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Ruby Bridges was just a little girl when armed federal marshals walked her into her New Orleans elementary school for her first day of kindergarten. She was so innocent, she thought the screams from the angry crowds were part of some sort of Mardi Gras celebration.

She spent the day in the principal’s office. All the white parents had pulled their children from school. She didn’t have a teacher until one woman volunteered and Ruby spent the entire yearasthe only child in that teacher’s class.

The image of Ruby who had the challengeof integrating a white school set squarely upon her small shoulders simply because she was smart enough to pass a challenging entrance exam was immortalized in 1964 in a painting by Norman Rockwell. His famous portrait “The Problem We All Live With,” depictedthegirlin her Sunday best, walking innocently betweenuniformedmen whose job it was to protect heras she walked into school.

Whether that child was brave, Ruby Bridges hardly remembers. But when we spoke by phone this week, it was clear that the woman surely is.

Shehas devoted her life to making sure people remember the ugly hatred that was spewed upon herduring her first year atWilliam Frantz Elementary School. On Wednesday, shewill share her story with students, staff and visitors atNiagara University as part ofthe school’sMartin Luther King Day celebrations.

She and I hada conversation I won’t soon forget. We talked about many things, including what it’s like to be the subject of a Disney movie, about meeting President Barack Obama and about her grandson who, as a child, was bullied in his nearly all black elementary school for being “too white.”

Ruby Bridges is a civil rights icon, but that role means a lifetime of standing before largeaudiences and recallingthedevastating hatred that pockmarked her childhood. It means undergoingrelentless media interviews with reporters asking pretty much the same questions over and over, and it means having tokeep the dark stories of her childhood in the forefront of her mindby telling them again and again to audiences who need to hear it.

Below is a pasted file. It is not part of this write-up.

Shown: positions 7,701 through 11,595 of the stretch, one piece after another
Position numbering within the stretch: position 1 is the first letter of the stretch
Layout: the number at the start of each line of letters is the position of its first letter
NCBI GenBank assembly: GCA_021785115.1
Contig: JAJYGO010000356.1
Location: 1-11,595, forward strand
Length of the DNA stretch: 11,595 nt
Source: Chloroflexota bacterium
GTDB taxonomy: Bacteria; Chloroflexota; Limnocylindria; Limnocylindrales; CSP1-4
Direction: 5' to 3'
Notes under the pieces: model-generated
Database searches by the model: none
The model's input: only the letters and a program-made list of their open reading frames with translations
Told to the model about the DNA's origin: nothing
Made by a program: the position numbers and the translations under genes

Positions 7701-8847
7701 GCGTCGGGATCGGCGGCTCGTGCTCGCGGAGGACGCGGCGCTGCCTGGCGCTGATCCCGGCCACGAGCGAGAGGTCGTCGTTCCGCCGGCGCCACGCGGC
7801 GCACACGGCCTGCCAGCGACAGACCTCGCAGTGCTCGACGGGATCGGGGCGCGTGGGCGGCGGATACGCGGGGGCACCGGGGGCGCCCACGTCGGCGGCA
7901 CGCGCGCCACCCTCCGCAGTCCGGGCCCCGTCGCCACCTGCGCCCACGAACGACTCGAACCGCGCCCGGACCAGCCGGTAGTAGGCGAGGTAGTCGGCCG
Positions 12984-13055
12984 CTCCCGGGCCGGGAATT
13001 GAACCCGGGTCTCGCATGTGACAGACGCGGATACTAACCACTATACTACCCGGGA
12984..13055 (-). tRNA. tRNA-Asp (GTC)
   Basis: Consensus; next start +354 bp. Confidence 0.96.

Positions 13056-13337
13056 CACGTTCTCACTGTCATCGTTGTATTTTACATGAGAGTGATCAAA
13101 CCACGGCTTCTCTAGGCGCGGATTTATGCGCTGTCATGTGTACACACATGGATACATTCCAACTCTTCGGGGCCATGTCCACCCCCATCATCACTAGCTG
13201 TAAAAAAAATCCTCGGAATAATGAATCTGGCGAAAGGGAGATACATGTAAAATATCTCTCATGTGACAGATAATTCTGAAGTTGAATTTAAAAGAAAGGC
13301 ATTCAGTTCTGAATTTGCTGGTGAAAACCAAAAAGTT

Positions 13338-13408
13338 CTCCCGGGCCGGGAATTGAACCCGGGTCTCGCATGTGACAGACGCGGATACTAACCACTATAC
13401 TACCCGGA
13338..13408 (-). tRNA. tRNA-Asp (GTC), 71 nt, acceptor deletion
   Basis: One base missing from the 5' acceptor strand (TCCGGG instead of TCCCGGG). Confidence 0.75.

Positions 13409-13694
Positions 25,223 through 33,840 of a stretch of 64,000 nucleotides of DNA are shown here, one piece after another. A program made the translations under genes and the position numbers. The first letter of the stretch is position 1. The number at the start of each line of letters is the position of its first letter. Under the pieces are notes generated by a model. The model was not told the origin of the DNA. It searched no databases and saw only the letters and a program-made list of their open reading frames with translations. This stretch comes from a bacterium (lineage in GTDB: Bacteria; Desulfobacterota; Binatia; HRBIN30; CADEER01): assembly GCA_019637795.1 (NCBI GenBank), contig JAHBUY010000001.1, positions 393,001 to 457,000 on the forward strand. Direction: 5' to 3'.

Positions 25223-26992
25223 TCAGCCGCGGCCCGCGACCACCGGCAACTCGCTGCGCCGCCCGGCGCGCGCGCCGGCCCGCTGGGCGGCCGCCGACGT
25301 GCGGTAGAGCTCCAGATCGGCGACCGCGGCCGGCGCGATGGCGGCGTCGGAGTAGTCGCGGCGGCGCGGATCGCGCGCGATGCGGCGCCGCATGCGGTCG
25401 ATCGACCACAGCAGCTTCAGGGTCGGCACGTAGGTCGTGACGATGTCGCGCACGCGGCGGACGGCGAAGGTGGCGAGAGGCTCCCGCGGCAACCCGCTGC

I asked her waswhether she would give it all up to have had a normallife.

“Right now, I thinkIwould have to say ‘no,'” she said. She worked on the set for about eight weeks as a consultant while the film, “Ruby Bridges,” was made.

She recalledwalkingonto the set as they were shooting a scene where the little girl looks out the window of a car andsees the angry crowds.

“I stood there and all of a sudden,
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here comes the car,” Ruby told me,describing how she and the girl caught each other’s eyes. “This chill kind of came over me. It was like literally watching your life passing by.”

I asked her if she was angry about what was done to Ruby Bridges, the child.

“I’m not angry about it,” she said. “I’m more angry about the fact that now, as an adult, we are still doing that to children.”

Despite the challenges of her life, there are perks to being the grown Ruby Bridges. She had the chance to meet President Obama when the Norman Rockwell painting was loaned to the White House to mark the 50th anniversary of her first day of school.

There were only about 10 people in the room when the president came in and she reached out to shake his hand.

“He put his hands on his hips and said, ‘you’ve got to be kidding me,’ and then he put his arms around me and whispered in my ear, ‘It is such an honor to have you here,'” she said.

People in the room were tearing up at the meeting of two such significant Americans, one who was the icon of civil rights and the other the first African American president.

“It’s wasn’t just he and I meeting,” she said, “It was time and history.”

The little girl lives on through the grown Ruby Bridges.

“Most of my life is driven by that little girl,” she said. “It’salmost like she keeps saying, ‘if you just explain it to them the way that I’m telling you, they’ll get it.'”
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